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Learning to think like a trickster. Using humor to teach about identity, difference and democracy.

Presenter: Elaine Decker, BCIT

Educator Sir Ken Robinson argues that creativity will be as important as literacy for our students graduating into an unpredictable world.  Creativity – inventing new/other ways of organizing and acting – requires imagination, tolerance for ambiguity, courage and hope. These are among the characteristics of the trickster, the figure who stands apart, observing the society from a topsy-turvy perspective and serving as the world’s truth-teller.

The trickster’s mocking and often cruel truth is derived from a distant, but focused attention on the issues of the day, a larger perspective and broader wisdom on what matters. The Millenium Project is in its tenth year documenting the fifteen global risks – the things that matter – if there is to be a future at all (see While we may face crises in literacy and technology, we face others in water, health, democratization, the rich-poor gap, gender equality, sustainable development, energy, global ethics.

A closer examination of the Millenium goals shows that many of the risks to survival have their foundation in rigid stratification and separation among peoples, along socially constructed boundaries. This paper proposes that we learn to develop a trickster perspective, reading the other as complex and interesting, seeing difference as a resource for new ideas rather than a problem to be solved, using difference to re-imagine the world.

Violence and vanishment: Minimalism and post-literacy.

Presenter: Carl Peters, UFV

the private is now horribly corrupted by the banality of the public. even in our lifetimes, before the internet, most people’s embarrassing moments weren’t something to broadcast to a pathetic world that sits around with nothing better to do than surf the net and look at utube videos, facebook and tweeter pages. people seem increasingly incapable of interacting, in person, with other people any more. that, perhaps, forces the private into a more and more debased sphere of self-indulgent exposure. a paradox – if i don’t air everything in public, i’m not confirming my individuality (even though airing everything in public just confirms one’s banality).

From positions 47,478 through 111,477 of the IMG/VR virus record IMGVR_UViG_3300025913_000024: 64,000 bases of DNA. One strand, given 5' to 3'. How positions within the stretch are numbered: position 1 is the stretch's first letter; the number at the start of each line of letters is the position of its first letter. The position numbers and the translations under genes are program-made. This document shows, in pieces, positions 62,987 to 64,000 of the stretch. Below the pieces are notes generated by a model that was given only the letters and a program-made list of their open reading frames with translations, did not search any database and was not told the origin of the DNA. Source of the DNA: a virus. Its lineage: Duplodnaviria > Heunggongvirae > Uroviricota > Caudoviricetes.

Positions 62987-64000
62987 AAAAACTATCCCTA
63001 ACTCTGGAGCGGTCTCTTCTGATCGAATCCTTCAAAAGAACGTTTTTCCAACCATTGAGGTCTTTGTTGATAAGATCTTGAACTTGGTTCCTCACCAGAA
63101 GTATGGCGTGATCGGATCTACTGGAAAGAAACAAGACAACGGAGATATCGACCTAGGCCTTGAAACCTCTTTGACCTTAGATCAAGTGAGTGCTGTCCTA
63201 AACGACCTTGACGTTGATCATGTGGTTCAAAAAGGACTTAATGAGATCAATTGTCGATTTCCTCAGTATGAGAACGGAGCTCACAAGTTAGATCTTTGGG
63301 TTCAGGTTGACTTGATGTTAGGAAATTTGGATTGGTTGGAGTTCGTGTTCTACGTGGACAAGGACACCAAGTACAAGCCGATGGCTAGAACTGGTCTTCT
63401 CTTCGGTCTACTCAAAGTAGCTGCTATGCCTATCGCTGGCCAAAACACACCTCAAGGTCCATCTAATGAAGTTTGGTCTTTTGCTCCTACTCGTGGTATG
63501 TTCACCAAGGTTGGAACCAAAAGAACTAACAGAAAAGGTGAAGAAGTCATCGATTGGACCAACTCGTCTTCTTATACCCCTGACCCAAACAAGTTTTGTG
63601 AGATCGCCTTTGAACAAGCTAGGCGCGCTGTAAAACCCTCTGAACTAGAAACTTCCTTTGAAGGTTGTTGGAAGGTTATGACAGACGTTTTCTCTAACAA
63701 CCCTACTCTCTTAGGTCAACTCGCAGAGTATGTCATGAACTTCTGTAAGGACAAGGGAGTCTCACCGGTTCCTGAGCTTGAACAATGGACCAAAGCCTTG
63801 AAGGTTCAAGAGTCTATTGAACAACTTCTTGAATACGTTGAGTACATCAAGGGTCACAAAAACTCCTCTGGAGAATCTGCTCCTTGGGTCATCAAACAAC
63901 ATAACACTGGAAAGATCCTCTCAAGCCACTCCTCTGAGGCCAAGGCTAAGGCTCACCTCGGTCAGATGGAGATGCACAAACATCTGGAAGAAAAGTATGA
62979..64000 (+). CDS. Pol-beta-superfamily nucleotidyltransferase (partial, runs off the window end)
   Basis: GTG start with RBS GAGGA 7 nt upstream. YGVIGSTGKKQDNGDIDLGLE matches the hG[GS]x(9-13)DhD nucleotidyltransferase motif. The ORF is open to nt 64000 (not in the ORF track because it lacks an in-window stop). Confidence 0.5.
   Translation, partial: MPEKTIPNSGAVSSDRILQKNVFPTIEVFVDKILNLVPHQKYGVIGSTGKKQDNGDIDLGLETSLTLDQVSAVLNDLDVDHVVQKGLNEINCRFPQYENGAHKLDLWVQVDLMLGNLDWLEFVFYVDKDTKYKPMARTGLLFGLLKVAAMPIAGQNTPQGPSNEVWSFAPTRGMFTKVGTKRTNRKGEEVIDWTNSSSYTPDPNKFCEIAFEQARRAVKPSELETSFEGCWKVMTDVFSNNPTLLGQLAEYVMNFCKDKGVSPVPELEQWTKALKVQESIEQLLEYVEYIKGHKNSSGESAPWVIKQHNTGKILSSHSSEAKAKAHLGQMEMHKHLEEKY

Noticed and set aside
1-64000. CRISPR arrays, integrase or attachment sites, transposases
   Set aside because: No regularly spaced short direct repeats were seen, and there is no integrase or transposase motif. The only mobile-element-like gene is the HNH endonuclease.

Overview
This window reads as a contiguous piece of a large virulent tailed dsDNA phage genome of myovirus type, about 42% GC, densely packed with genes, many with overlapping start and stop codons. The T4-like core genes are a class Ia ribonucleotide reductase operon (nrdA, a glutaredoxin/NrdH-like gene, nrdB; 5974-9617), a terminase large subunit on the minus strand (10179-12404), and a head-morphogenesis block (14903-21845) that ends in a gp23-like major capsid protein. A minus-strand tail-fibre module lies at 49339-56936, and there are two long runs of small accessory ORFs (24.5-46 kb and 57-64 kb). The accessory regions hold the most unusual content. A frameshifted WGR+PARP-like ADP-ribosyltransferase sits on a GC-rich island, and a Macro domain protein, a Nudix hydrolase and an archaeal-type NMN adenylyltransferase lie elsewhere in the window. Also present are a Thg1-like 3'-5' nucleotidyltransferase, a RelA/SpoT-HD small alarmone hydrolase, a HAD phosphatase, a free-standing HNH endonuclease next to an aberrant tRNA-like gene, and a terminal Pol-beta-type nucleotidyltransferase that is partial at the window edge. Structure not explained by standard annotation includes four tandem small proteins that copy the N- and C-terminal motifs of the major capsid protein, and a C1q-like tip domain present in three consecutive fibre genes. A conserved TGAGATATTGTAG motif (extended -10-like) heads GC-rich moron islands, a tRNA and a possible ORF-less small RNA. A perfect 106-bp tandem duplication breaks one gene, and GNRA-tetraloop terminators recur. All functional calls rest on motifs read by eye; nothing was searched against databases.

In an attempt to understand the problem of illiteracy among students in colleges and universities today we need to consider the questions: what is the work of art actually? What constitutes a civilized community? Both questions must be considered apposite the idea of literacy as a mark of freedom. Without knowing it students embrace an anorexic and minimalist existence, and there is violence to this because it means the destruction of reading, empathy and art. Languages have become, in this populist minimalization of them into the twitters & tweets of 25-word-or-less vernacular of the sales-pitch, dilapidated, which means of course: “the (building) stones of the polis shattered and strewn about.” It is the end of public discourse as we know it. The barbarian-citizens of the electronic world no longer have time to EITHER read or write. As educators we need to radically adjust our views on literacy in this post-literate age. Perhaps if the student tends to his/her own civility (or lack of it) a bit more, more of what they write will sound closer to something meaningful; and, more of what they read will have meaning.

Changing the rules changes the game: Young children’s appropriation and recontextualization of school and out-of-school information literacy practices.

Presenter: Marianne McTavish, UBC

Information literacy (IL ) may be foundational for learning in our contemporary environment of technological change (Bruce, 2002). With the rapid development of ICTs, and the shift to an increasingly complex information environment, educators are now recognizing the need for an education system that stimulates students to acquire and practice new skills in order to build new knowledge beyond what they already have.

While this increased attention to IL in schools is laudable, it raises questions about how these changing school-based IL practices are restructuring out-of-school IL practices and vice-versa. Attending to Schultz and Hull’s (2002) call for research to document the ways school imposes a version of literacy on the outside world, it is now a critical time to document the interplay between school-based and out-of-school IL practices and to question how this may be contributing to children’s school-based literacy success.

This presentation investigates how young children appropriate and recontextualize school and out-of-school IL practices for their own purposes.  In this presentation, the author draws on the concept of “recontextualization” (Dyson, 2003a; Iedema, 2003), and the lifting of particular genres, texts and practices across sites and their “remix” (Dyson, 2003b) and  reappearance in different contexts. The presentation suggests an emerging framework for early childhood IL learning that will meaningfully connect learning across school and out-of-school contexts, and contribute to the creation of more effective literacy pedagogies and curricula, particularly in the area of IL.